Clean hands before entering
Friday, 2:16 pm
My supermarket (Shaw’s) has begun a new practice of providing a display set-up by the entrance with a box of hand wipes and a sign asking customers to help keep the store clean. There is no further explanation for what they are trying to accomplish, so I’m not sure whether it’s an effort to protect customers, with flu season just around the corner, or to literally help keep their store and products cleaner. I watched a couple of people comply and then I did, too. Didn’t really see any reason not to, other than the waste basket beside the display filled with used wipes that will, undoubtedly, end up in the landfill someplace.
Has anyone else seen their grocery stores do the same thing?
I don’t know how effective washing one’s hands at the grocery store door would be in cutting down on virus transmission (a person only has to sneeze or cough once and protection is gone, I’d think), but it might help keep the store cleaner if dirty hands are wiped clean before customers touch and handle products. Or is is a psychological thing, where customers might feel better about the store if they think people’s hands are clean when they enter? I really don’t know.
The final insult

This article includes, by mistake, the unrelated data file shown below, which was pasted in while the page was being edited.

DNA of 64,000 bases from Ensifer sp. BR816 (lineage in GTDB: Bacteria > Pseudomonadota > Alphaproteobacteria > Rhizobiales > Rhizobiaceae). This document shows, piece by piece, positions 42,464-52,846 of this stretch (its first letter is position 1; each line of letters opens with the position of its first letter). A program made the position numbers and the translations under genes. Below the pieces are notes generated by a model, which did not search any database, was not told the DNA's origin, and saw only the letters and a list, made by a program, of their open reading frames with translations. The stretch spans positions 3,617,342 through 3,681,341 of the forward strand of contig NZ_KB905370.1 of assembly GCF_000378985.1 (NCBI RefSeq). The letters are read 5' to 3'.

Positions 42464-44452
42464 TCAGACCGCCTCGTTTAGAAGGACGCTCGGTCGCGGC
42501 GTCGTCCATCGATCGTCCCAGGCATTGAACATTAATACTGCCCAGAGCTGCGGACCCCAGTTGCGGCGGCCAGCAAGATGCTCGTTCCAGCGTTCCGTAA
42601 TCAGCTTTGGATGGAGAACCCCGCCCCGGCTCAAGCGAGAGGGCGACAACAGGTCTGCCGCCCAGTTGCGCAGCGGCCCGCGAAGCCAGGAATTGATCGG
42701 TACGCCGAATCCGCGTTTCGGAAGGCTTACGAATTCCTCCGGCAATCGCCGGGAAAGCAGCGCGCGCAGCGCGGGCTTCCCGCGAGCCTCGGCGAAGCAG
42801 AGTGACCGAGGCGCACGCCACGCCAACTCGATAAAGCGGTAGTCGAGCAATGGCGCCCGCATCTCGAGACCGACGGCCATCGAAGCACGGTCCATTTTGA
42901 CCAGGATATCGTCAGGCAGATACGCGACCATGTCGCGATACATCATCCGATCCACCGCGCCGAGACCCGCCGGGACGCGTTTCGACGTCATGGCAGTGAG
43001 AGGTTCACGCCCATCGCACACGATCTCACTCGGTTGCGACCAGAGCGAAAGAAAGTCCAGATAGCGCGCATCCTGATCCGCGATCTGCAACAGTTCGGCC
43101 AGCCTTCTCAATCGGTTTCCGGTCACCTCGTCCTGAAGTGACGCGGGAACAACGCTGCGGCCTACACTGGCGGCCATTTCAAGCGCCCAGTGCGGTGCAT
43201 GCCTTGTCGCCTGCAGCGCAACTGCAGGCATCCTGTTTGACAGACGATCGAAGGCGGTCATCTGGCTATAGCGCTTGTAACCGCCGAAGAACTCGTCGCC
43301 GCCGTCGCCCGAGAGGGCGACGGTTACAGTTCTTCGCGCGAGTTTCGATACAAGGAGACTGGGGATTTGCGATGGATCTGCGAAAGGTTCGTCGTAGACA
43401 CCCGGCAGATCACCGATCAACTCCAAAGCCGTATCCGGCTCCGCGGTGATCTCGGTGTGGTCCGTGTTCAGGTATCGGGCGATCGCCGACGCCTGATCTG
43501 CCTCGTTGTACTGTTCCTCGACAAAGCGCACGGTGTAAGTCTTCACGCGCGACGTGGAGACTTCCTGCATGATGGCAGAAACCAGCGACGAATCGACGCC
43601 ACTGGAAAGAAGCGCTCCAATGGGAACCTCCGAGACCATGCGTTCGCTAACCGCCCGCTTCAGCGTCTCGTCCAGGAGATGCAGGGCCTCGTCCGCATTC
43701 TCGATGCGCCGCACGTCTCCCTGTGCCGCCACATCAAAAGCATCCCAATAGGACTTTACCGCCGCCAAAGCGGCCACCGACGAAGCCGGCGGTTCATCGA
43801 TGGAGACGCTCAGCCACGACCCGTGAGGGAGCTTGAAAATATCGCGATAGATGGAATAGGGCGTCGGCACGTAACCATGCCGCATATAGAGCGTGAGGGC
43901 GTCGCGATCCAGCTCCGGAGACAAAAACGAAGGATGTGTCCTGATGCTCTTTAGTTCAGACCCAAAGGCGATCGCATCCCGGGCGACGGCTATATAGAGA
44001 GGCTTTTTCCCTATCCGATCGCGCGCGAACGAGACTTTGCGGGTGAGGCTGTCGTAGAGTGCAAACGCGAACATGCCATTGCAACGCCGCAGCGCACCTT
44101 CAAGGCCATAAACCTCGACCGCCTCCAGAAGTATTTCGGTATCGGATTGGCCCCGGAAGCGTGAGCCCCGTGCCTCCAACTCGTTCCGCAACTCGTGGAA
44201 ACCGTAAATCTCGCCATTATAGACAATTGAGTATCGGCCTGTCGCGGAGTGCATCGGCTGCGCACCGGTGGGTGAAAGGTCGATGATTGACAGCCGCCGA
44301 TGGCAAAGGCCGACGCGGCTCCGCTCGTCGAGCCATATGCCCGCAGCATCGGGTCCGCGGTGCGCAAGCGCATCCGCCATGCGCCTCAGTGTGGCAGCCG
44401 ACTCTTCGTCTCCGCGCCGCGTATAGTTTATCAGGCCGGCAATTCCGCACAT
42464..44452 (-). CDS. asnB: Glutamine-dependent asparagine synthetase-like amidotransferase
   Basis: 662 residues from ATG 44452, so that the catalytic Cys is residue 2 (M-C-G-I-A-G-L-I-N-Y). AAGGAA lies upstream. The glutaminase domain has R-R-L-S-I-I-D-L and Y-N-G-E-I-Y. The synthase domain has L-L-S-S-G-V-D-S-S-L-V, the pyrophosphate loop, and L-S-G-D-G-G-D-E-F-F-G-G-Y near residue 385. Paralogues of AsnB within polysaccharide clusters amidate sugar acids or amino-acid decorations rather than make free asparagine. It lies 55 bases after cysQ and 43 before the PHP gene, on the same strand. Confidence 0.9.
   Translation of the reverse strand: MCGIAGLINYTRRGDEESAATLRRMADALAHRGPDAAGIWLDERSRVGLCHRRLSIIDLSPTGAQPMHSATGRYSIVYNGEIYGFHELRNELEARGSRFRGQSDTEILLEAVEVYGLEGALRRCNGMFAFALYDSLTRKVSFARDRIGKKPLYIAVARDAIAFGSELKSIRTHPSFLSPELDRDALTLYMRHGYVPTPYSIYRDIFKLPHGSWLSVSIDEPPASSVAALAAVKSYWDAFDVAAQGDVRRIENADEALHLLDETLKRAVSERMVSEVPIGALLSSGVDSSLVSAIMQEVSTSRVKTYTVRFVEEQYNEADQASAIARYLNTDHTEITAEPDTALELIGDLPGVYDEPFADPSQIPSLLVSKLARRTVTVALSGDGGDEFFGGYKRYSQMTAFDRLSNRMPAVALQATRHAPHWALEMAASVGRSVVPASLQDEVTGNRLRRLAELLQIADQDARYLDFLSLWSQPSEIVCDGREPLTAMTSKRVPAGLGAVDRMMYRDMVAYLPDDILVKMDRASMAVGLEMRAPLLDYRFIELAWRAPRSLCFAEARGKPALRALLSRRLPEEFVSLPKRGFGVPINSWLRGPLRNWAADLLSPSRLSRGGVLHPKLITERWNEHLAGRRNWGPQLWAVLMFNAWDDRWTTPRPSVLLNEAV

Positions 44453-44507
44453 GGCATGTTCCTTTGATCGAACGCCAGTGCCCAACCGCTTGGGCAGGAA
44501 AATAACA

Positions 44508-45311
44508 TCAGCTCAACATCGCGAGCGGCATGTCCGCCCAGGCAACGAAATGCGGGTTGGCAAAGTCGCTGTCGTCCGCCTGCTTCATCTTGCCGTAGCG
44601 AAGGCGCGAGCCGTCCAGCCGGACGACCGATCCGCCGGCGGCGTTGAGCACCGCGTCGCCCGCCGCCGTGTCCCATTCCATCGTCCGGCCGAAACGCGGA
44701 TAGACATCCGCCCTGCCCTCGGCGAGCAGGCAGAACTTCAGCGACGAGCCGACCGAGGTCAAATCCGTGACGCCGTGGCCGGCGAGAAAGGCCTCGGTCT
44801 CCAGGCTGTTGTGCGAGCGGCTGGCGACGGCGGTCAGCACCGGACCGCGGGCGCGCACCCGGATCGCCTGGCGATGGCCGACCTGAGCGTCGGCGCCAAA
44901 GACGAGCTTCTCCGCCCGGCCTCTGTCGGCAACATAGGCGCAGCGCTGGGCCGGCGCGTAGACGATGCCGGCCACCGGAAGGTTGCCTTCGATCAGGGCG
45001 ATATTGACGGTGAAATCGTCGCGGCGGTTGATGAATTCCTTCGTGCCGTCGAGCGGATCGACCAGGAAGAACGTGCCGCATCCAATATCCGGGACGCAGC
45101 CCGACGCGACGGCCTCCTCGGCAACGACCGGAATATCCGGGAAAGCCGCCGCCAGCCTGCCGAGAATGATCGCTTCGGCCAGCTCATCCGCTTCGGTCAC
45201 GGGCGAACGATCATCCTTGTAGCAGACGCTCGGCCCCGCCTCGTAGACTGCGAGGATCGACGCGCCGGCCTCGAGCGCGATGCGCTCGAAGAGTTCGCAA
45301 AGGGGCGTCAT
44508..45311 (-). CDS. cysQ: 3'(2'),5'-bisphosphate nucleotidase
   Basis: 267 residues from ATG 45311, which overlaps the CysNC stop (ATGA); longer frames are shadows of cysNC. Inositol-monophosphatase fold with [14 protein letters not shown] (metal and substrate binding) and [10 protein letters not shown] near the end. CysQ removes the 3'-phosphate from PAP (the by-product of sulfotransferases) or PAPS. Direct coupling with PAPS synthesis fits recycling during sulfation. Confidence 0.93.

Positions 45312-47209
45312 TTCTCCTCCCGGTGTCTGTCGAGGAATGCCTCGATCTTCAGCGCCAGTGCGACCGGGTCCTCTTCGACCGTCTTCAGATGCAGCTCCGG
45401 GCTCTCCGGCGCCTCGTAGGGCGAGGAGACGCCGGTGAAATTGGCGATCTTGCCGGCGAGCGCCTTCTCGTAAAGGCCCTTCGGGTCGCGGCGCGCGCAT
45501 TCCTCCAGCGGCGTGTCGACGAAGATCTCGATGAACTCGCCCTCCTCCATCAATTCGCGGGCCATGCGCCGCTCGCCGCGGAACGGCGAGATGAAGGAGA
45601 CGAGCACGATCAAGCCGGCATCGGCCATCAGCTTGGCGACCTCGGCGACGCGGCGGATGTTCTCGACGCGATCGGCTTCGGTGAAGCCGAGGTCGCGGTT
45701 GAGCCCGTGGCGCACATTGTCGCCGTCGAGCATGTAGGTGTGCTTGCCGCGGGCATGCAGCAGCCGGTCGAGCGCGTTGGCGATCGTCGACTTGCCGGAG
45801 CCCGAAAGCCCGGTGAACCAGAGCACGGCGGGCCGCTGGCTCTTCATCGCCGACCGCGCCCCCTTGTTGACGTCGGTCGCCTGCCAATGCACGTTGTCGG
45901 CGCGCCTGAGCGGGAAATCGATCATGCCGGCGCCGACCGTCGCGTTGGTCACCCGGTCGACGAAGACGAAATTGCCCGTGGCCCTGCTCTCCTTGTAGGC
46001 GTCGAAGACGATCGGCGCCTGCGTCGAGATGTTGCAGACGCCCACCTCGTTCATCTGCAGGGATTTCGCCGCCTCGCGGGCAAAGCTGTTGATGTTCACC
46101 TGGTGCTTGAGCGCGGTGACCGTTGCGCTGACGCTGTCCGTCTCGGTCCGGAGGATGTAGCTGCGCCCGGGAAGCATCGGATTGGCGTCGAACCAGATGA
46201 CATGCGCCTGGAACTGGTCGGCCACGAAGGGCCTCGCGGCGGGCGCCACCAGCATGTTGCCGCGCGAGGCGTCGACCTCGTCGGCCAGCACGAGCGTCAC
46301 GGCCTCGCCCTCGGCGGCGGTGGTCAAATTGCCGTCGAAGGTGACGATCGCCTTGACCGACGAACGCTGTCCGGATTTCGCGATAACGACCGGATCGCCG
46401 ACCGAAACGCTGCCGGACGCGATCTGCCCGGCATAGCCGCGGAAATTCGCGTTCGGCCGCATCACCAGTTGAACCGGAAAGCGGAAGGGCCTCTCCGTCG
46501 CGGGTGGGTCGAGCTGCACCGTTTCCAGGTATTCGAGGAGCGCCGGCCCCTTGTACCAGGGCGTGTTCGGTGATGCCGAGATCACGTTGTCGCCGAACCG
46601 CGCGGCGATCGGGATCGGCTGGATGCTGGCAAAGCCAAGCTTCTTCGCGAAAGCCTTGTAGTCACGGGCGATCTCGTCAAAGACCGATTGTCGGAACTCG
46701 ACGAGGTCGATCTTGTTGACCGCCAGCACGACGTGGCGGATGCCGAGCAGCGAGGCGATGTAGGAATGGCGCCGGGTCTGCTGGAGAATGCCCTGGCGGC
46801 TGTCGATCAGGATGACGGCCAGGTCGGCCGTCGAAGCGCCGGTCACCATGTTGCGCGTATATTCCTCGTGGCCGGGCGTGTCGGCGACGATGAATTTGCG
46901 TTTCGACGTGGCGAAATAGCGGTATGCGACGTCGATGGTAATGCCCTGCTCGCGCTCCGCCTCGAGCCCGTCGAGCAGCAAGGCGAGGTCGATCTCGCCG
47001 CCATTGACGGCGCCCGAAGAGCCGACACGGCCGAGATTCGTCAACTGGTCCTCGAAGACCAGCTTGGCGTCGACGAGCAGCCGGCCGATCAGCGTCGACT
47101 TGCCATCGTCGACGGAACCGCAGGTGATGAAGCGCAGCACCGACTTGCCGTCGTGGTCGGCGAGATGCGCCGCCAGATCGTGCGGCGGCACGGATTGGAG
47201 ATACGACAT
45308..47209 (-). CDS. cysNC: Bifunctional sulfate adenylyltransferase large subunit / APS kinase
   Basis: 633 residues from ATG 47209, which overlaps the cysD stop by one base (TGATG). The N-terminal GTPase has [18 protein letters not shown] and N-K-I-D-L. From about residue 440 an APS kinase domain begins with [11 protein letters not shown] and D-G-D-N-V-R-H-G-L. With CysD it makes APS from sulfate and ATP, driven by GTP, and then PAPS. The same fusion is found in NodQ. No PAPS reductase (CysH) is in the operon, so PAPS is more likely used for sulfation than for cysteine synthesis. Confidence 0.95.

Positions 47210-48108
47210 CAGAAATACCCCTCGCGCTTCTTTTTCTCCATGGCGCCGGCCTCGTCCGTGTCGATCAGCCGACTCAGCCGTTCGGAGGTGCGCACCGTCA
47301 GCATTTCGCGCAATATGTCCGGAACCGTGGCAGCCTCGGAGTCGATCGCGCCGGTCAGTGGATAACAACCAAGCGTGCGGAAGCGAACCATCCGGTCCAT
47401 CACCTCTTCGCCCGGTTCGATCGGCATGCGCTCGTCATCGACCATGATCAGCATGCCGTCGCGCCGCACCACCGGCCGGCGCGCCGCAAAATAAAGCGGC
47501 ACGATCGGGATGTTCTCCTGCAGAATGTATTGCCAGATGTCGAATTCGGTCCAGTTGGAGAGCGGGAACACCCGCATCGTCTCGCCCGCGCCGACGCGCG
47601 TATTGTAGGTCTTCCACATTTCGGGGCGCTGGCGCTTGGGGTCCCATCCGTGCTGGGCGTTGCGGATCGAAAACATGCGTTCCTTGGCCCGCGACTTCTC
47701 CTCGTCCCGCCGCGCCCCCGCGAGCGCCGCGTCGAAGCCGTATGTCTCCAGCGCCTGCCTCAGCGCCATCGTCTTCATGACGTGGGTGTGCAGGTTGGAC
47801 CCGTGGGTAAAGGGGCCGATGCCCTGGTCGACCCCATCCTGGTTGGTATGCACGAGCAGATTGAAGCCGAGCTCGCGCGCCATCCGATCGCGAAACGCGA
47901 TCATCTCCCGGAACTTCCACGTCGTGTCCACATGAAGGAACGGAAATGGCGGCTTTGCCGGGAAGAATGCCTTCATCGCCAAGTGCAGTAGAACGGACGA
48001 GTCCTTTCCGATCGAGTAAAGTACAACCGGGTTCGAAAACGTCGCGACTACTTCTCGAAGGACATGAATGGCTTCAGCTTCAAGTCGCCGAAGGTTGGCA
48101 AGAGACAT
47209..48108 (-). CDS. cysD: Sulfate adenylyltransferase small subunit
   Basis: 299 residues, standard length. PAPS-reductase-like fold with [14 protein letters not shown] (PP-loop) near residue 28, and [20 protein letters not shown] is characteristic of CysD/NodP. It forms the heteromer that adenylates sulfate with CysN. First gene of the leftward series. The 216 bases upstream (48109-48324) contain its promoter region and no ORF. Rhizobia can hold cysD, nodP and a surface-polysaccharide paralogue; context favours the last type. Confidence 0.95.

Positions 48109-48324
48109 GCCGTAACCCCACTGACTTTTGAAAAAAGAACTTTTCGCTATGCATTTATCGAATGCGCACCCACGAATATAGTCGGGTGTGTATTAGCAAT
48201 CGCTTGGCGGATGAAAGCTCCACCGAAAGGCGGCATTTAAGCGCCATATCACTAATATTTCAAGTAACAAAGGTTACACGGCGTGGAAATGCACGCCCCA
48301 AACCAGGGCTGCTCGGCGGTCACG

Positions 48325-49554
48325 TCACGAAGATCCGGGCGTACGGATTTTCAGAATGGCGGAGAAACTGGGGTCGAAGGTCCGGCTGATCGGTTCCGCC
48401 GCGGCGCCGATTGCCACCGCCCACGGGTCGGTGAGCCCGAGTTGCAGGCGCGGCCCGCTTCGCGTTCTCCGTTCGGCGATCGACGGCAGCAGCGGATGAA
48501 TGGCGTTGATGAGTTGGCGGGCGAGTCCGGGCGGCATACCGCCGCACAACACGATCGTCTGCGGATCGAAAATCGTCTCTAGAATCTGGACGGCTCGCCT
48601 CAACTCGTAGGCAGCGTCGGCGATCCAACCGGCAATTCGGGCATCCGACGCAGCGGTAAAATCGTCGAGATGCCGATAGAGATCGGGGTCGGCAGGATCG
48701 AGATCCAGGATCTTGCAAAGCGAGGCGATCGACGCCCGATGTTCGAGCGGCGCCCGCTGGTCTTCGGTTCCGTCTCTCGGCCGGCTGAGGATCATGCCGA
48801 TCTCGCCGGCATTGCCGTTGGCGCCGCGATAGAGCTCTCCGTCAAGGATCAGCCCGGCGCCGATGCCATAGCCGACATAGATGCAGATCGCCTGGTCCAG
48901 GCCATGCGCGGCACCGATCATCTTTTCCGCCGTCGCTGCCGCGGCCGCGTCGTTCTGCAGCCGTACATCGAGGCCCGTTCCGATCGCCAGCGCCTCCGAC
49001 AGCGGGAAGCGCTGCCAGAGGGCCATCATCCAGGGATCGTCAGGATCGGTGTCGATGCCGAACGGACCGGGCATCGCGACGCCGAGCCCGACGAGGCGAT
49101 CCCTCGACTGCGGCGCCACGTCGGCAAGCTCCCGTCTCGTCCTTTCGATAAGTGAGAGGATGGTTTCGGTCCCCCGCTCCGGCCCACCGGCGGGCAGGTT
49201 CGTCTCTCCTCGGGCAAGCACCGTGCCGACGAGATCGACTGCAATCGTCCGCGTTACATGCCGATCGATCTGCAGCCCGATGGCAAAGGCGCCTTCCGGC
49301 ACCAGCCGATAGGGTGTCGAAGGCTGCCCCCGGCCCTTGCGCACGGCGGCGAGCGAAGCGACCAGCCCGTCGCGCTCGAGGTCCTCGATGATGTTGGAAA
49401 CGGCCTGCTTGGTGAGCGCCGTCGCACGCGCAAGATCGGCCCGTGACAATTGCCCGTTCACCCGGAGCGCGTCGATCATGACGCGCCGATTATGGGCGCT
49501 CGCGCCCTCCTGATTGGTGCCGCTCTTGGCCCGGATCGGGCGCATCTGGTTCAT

Thursday, 7:35 pm
Remember that problem with the grass in the front lawn that I had this past spring? Remember how I sowed grass seed and sprinkled water and fertilizer and watched and fretted until baby blades of grass poked up out of the ground?
Well, then we had drought and the baby grass fried up real cripsy-like.
And...and...then the grubs invaded the remaining healthy grass.
And now the skunks have started plowing up the dirt to get the grubs. That’s the final insult.
I had this lecture playing in my head today. It was with Mother Nature. She said to me, “What do I need to do to get you to stop growing grass? A plague of locusts? What? I’ll try that next if that’s what it takes. Grow something useful!”
I’d take a picture of the horror out there, but it is Just.Too.Embarrassing. I feel as though I should hammer in a sign out front telling my neighbors that I’m sorry. It will be better next year. I promise. Not that I’m the only person in this situation, but this is my plot of earth and it’s an assault on the eyes.
And it will be better next year. I am SO DONE with grass. I can’t tell you how done I am.
Next spring there will be load of dirt and mulch delivered. I will sculpt a pretty rock garden area with berry producing plants and herbs and other edible pretties. With thick and luxurious mulch. The plants won’t be water greedy. They won’t fry in the sand. It’ll have nice curb appeal. And my neighbors won’t hate me. Maybe they’ll be inspired to try it, too.
When I think of the wasted time, effort, and water spent on trying to grow grass, it makes me ill. It wants to be constantly fed and pampered and manicured. Plus the added insults of grubs and skunks rooting around in the dirt. It’s ridiculously resource and labor intensive to maintain something that just sits there demanding more, more, more—without giving one thing back in return. I’m done. That’s it.